Urgent property sales have dropped back to pre-pandemic levels in most cities – proof of Australia’s continuous recovery from the effects of the COVID-19 outbreak.
With ongoing government support measures and extended mortgage holidays providing a buffer for those facing financial difficulty, Australia has risen above its deepest economic contraction since the 1930s and recorded lesser and lesser distressed listings over the past months, based on the latest data released by Domain.
Distressed sales peaked in autumn in all cities except for Melbourne, where distressed listings peaked at 1.1 per cent in September.
Come October, distressed listings across most capital cities were at their lowest level since the COVID-19 pandemic hit, with sellers in a better position than in February even with some initial six-month mortgage holidays coming to an end.
In Sydney, distressed listings were recorded at 1.7 per cent, down from 2.0 per cent in February. Meanwhile, Melbourne recorded a 0.8 per cent distressed listings, which is the same level it saw in February.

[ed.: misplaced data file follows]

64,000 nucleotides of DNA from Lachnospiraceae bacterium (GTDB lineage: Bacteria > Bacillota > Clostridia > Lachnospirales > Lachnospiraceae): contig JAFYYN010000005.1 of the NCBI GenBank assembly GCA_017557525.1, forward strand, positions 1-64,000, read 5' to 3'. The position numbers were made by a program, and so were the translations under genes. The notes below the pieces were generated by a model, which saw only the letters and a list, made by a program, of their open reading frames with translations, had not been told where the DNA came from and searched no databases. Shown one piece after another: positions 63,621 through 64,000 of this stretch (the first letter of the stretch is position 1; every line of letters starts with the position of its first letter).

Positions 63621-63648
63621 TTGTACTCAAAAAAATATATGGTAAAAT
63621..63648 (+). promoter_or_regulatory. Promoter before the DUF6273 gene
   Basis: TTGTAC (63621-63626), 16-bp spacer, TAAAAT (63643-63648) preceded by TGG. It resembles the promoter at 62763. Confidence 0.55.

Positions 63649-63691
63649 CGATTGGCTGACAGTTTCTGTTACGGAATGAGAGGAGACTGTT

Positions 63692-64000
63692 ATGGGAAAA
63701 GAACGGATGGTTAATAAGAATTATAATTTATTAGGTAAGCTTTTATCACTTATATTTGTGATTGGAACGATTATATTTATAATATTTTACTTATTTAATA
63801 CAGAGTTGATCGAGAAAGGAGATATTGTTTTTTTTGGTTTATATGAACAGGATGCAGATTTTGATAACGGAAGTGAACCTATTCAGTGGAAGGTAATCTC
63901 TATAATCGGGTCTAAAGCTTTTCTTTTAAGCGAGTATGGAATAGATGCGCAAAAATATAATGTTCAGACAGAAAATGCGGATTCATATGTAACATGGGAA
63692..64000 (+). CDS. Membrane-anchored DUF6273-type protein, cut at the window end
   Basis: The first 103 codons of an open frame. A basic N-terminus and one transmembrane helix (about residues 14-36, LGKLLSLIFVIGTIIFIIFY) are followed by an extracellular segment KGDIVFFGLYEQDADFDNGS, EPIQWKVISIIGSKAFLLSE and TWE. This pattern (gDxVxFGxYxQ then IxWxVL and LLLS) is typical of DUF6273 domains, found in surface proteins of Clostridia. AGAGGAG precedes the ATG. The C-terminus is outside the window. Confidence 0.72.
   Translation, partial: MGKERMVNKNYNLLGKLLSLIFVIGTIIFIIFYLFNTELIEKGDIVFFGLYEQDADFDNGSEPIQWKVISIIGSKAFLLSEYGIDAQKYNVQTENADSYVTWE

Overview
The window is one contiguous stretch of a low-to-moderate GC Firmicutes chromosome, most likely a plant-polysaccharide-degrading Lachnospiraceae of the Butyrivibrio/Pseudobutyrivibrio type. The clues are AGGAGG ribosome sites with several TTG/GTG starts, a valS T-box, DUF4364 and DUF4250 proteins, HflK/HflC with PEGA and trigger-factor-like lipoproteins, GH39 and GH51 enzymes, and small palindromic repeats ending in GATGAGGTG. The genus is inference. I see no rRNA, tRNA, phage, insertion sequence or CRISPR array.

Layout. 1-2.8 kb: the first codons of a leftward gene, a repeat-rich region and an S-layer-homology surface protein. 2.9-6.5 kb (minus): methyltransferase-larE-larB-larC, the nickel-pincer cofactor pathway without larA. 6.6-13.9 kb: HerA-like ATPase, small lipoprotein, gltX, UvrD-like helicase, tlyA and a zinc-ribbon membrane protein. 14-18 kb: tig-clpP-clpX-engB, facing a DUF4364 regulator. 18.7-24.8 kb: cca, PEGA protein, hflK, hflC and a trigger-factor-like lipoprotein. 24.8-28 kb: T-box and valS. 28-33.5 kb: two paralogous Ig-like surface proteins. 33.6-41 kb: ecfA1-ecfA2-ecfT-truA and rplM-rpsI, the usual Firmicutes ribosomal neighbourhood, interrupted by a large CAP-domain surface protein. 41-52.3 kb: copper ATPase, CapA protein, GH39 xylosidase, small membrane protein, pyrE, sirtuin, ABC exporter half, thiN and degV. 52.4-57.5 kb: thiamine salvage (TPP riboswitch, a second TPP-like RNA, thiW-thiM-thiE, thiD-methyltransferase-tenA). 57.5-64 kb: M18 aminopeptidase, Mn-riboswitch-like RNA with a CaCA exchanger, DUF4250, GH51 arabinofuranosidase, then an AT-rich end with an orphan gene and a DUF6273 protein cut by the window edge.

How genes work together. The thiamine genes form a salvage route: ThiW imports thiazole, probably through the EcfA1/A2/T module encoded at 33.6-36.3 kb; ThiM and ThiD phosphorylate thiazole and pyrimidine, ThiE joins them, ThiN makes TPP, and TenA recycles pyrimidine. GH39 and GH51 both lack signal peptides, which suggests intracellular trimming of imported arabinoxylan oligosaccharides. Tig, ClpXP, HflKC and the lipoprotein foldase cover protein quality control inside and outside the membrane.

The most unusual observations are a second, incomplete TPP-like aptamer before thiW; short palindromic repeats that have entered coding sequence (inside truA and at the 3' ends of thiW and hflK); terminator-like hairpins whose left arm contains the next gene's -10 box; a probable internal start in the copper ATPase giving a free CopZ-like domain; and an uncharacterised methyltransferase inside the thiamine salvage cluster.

Brisbane also saw a significant decrease from February’s 3.2 per cent to 2.5 per cent in October, whileis now at 1.5 per cent from 2.3 per cent in February – recording the biggest improvement over the nine-month period.
Canberra, Adelaide and Darwin also saw declines in distressed listings, with rates currently sitting at 0.8 per cent, 0.4 per cent and 2.8 per cent, respectively.
Hobart was the only city where distressed listings remained slightly high, with 0.2 per cent of listings classified as distressed compared with 0.1 per cent in February. Still, it had the lowest level of distressed sales of all the capitals.
According to Domain senior research analyst Dr Nicola Powell, the short window between the first economic impacts of COVID-19 and the introduction of government support measures and mortgage deferrals ultimately limited urgent sales.
“This reflected buyers trying to offload property quicker amid the city’s ban on private property inspections, a ban which was lifted in late September,” Dr Powell said.
However, Dr Powell said that ongoing support measures could be masking the true financial losses facing home owners.
While repayments resumed on almost half of deferred mortgages by mid-October, the Australian Banking Association found that there were still some 270,000 deferred home loans.
According to Dr Powell: “Any significant increase in distressed sales would only occur when those home owners had to resume repayments – and even then the banks would do all in their power to prevent forced sales.”
The most at-risk regions would be those with greater levels of negative equity such as parts of Western Australia, Queensland and the Northern Territory, Dr Powell said.
“In areas such as Hobart, where wages were low and prices rose rapidly in recent years, there could be more home owners who had overextended themselves.”